We’ve been over road trips at great length. We have posted about how fun they are, all the benefits they provide, and why it’s simply amazing and refreshing to take the whole family on a cross-country road trip. However, what can you do if you have young children or pets? The answer is: take the whole family on a cross-country road trip. Just because you have to do things a little differently, doesn’t mean that you can’t go on a long road trip with young kids and pets. You just have to know what you’re doing.
Rule #1 – Do Not Travel without a GPS and Phone.
These two things are crucial items that could save your life. Since toddlers and pets are unpredictable, you will need these items to travel. Sure, people travelled for many years without these things, but the life expectancy of people also used to be much shorter. GPS systems have been out for a long time, so now there are many formats and styles, providing an array of affordable options. If you plan to have a break from technology, and want to stick to a traditional map, consider this. You don’t need to keep these items on and use them consistently. Simply keep them in case of emergencies, or if you’re severely lost. “I’m so glad I didn’t bring a cell phone to call for help when my RV breaks down in the middle of a New Mexico desert while my kid is hungry and my dog is thirsty,” said no one ever.
Rule #2 – Always have a Brand-New First Aid Kit.
Also, opt for a RV safety kit, which includes flares, a spare tire, tools, flashlights, and anything you’d need in the event of a breakdown. Same as with any road trip, inspect the entire vehicle before taking it on a run. Safety kits are rarely used items, which means many people opened first-aid kits that might be missing a Band-Aid or a few painkillers. You want a brand new one, to ensure 100% that you will have every possible item you could need. Also, ask your vet about emergency treatments and medicines for animals on the road. Make your pet an emergency kit as well. “I cut my hand and there are no Band-Aids left in the first-aid kit, it’s a great thing we didn’t buy a new one” said no one ever.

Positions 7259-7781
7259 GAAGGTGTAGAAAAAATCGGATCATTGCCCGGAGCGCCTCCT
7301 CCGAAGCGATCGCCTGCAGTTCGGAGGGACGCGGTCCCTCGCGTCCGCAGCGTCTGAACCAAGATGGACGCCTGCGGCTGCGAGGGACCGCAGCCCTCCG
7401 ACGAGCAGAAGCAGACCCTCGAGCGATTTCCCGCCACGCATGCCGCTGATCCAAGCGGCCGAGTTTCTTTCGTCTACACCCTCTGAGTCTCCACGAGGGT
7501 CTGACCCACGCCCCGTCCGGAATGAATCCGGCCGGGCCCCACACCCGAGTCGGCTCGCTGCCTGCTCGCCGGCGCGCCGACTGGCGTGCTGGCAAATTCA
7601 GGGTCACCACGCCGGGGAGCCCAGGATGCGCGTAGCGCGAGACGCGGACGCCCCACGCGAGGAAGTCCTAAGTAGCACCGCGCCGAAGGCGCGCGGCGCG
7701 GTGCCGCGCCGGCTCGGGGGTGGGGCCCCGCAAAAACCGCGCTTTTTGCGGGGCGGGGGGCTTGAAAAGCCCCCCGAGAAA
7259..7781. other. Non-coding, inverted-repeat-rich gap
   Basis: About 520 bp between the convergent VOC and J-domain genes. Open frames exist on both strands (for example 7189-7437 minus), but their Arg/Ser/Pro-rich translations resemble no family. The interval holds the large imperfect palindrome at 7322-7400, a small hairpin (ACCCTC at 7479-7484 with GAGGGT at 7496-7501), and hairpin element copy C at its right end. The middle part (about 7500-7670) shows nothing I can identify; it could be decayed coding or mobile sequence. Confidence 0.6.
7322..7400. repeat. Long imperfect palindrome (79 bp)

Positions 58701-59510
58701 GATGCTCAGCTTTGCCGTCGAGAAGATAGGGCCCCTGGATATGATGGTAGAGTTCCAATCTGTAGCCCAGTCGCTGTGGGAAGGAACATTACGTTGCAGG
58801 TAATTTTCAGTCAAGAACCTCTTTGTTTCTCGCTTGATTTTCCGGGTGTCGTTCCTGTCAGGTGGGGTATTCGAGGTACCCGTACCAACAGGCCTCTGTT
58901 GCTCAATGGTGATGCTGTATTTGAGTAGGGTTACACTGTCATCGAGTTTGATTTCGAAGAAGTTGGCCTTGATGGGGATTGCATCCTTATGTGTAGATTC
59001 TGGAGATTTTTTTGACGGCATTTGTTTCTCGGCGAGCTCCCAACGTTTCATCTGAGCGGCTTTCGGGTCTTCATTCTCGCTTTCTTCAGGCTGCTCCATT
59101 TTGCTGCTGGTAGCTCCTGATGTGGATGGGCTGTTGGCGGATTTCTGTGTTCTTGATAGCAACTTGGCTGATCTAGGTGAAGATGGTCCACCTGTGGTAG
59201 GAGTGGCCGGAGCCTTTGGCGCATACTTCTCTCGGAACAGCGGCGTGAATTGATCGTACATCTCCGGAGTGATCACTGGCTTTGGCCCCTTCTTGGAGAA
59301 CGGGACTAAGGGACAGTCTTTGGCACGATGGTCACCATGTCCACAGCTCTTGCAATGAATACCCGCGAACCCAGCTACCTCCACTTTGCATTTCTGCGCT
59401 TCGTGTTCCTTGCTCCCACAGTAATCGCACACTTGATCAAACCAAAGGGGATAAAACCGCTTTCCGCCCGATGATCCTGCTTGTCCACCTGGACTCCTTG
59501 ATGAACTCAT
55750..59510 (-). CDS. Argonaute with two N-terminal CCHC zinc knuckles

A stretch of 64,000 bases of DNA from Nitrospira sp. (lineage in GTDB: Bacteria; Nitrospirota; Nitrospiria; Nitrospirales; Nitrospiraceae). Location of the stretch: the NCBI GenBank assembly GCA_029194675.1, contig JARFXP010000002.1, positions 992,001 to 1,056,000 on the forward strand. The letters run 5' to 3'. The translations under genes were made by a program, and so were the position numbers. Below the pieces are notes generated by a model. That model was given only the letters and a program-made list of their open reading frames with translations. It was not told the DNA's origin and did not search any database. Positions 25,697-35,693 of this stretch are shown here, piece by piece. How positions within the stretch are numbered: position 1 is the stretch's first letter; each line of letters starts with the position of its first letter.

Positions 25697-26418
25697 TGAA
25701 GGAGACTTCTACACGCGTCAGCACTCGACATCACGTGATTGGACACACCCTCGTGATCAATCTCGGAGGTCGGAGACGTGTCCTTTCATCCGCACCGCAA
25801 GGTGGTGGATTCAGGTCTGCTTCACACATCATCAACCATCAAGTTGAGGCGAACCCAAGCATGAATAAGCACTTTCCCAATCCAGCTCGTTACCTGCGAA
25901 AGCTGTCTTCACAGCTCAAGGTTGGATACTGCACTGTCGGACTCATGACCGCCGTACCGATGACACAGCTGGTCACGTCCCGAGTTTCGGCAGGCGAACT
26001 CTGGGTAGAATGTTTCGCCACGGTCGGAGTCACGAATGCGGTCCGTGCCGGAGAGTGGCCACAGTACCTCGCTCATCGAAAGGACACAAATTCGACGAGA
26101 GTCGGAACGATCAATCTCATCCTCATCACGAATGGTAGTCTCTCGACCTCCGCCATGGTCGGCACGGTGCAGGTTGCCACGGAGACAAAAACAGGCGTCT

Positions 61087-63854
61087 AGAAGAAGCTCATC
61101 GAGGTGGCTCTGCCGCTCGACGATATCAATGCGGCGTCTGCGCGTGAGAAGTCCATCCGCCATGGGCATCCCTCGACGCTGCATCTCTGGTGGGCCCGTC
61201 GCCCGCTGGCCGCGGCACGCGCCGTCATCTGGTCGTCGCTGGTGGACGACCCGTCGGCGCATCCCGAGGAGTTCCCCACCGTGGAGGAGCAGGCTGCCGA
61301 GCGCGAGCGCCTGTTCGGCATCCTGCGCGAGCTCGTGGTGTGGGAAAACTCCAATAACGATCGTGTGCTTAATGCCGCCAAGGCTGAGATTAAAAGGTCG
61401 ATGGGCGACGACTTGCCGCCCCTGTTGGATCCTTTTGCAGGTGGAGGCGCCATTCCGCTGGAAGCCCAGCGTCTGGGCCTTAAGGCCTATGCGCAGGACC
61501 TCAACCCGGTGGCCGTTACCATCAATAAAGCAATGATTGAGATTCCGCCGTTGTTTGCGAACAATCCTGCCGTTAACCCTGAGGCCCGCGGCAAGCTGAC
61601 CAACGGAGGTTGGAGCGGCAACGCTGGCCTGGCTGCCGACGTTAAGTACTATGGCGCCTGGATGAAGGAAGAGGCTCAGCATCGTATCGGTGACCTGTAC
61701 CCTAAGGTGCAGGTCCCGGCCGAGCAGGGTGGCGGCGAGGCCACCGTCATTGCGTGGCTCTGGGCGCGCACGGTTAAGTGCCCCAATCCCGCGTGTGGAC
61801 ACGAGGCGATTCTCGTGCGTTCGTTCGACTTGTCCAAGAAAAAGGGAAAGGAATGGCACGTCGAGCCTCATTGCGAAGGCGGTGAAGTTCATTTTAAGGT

Rule #3 – Prepare your child, mentally, for what’s about to happen.
Take him or her on a few short road trips first. Your kid’s first road trip should not be an obnoxiously long one; it will ruin things for everyone. Explain to them that feeling “bored” is all about perspective. Remind them that they’ll get to see distant places and that you’ll stop often to get out of the vehicle and explore. The great thing about RVs is that many of them have glorious accommodations similar to home. Some kids still even get their own bedrooms. Ease your child’s anxiety by explaining that an RV road trip is just like being a home, except way cooler. There will be times where your child is bored, and wants a regular shower, so be ready for that. “I love 10-minute lukewarm showers,” said no one ever.
Rule#4 –Don’t Give Yourself Time Restrictions
Be sure to keep open-ended or flexible reservations for your first day. With kids and animals, you’ll have to stop often for bathroom breaks. Think about how long your trip will take if you stop every hour, and then you’ll be covered. Most kids and animals have to go to the bathroom every other hour. For cats, you’ll still want to take them outside to use the litter box for obvious reasons. “I want to drive across country with a litter box in an RV,” said no one ever.
Be sure to take this trip when you and your family are seasoned travelers. Long RV trips are great fun, but if introduced to them the wrong way, your kids and pets could learn to hate them forever.